In May this year, she admitted just how ill she was, and ‘thought it was over’. 

‘This is going to sound crazy, but we had Covid last year, very early in March and it was really really bad and I rewrote my will,’ she said on Heart Radio.

The mother-of-two went on to detail how her near-death experience inspired her new song, All I Know So Far, written from the perspective of a parent speaking to their child for the last time.

The federal government defended its public health campaign in a statement to Daily Mail Australia. 

‘The clip encourages people in NSW to book their vaccination, but also to highlight the need to stay home and get tested,’ it said.

‘The Delta variant is much more infectious and is impacting younger cohorts more than previous variants.’

On Monday morning, Sydney recorded 112 cases – an alarming 48 of which are unlinked to known clusters and 34 were infectious in the community.

A NSW Health Covid Testing clinic at Liverpool in Sydney's south-west, where the Mayor said vaccination accessibility needed to be provided in local schools and community centres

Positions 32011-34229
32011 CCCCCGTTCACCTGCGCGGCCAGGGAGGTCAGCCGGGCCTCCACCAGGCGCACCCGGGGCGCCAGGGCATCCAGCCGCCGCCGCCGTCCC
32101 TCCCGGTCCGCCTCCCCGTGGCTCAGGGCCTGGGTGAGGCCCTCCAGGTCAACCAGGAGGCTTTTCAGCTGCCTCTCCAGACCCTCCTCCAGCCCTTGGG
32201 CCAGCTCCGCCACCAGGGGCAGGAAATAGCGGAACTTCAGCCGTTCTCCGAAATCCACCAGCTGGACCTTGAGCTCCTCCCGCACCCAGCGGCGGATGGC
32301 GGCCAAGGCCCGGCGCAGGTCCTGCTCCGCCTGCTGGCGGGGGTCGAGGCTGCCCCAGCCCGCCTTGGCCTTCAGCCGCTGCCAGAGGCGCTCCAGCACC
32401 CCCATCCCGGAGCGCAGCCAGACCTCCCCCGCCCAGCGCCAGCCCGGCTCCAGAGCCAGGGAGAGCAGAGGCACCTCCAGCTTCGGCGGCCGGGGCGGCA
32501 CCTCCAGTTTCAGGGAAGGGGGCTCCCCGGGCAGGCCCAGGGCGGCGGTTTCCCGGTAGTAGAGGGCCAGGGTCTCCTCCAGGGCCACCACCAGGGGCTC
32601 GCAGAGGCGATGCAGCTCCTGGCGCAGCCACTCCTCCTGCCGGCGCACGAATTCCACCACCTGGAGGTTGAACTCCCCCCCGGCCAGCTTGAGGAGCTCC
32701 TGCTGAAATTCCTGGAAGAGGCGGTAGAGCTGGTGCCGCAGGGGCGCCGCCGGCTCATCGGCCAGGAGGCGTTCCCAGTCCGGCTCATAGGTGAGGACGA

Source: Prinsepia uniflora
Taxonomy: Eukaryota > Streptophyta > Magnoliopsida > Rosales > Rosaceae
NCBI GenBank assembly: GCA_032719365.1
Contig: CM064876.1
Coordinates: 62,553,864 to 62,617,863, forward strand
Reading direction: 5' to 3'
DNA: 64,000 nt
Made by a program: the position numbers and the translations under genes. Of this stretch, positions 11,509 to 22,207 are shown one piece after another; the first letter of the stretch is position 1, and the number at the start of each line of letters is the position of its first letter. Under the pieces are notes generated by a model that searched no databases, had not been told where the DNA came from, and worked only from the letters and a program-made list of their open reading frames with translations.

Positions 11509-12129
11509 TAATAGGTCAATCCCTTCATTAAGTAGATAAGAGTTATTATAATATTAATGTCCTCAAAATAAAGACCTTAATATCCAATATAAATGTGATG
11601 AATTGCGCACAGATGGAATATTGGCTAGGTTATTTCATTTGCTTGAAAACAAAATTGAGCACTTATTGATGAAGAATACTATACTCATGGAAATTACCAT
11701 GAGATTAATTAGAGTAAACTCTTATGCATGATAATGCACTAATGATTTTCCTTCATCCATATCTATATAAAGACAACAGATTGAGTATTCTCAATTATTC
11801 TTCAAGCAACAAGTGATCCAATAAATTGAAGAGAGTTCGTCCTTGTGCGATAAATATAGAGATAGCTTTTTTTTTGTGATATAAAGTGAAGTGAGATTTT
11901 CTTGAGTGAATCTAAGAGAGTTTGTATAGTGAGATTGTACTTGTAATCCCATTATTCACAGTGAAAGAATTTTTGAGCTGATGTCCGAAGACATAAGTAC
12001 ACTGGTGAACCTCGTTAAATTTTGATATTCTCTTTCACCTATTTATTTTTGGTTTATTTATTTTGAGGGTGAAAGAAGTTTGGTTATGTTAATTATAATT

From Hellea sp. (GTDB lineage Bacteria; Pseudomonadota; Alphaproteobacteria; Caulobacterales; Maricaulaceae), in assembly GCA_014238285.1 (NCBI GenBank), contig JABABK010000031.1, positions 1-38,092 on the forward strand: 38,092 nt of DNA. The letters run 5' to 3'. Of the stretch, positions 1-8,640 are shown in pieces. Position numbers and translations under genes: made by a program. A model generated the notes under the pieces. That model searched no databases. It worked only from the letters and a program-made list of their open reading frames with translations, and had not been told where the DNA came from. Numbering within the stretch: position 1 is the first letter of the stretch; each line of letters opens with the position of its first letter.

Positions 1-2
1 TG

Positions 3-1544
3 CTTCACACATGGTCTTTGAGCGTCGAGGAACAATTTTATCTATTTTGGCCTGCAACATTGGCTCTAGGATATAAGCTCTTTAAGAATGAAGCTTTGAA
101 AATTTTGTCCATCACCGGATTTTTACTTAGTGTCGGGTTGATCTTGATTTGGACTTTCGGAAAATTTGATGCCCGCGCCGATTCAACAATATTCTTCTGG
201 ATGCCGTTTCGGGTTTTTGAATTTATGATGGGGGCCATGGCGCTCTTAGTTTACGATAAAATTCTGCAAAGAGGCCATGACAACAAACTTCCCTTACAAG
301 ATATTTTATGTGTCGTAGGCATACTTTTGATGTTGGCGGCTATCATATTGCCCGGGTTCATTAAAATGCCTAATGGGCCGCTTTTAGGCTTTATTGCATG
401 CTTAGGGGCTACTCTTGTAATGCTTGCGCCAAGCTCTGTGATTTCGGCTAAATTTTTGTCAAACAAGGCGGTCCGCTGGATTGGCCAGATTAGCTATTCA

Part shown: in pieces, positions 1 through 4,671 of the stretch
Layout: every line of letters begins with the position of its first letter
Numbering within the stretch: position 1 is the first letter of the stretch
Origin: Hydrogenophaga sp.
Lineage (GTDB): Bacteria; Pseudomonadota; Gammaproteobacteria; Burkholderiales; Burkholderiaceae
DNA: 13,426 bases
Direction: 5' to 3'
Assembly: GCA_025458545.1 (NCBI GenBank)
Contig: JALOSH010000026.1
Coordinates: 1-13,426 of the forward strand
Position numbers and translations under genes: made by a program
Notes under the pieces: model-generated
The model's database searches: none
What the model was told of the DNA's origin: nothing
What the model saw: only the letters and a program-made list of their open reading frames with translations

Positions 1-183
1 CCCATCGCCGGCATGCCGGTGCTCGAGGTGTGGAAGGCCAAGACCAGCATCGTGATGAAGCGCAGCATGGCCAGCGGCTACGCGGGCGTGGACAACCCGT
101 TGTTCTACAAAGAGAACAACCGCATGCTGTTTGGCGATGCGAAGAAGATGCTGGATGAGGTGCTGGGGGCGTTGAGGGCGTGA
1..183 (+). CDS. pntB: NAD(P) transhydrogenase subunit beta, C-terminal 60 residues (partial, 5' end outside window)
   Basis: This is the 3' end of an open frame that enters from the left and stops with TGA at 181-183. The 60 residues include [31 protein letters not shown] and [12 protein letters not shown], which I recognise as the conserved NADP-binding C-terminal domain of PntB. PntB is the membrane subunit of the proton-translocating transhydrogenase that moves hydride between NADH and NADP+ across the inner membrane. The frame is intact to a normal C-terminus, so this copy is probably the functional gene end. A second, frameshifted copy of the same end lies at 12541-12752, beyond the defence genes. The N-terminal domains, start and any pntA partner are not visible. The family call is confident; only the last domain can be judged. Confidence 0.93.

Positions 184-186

A NSW Health Covid Testing clinic at Liverpool in Sydney’s south-west, where the Mayor said vaccination accessibility needed to be provided in local schools and community centres

NSW Chief Health Officer Dr Kerry Chant said there were now 18 patients suffering from Covid-19 in the state’s intensive care units – of which 14 are under the age of 35.

‘That is dispelling the notion that you are not going to get sick from Covid if you’re young,’ she said.

She also revealed health officials were also finding an increasing number of cases in the 18 to 20-year-old age group in the south Sydney LGAs of Georges River, Bayside and Sutherland. 

Premier Gladys Berejiklian said the ‘vast majority’ of cases were in the Fairfield local government area in Sydney’s south-west and called for its residents to stay home as part of the city’s three-week lockdown unless they absolutely have to go out.

She said health officials were also still seeing high levels of transmission in the Canterbury-Bankstown and Liverpool government areas.

‘The risk is everywhere in those areas,’ she said. ‘We have to be upfront with where the virus is circulating at the moment.’

Monday’s triple-figure rise in coronavirus cases is the largest daily increase since April 2020.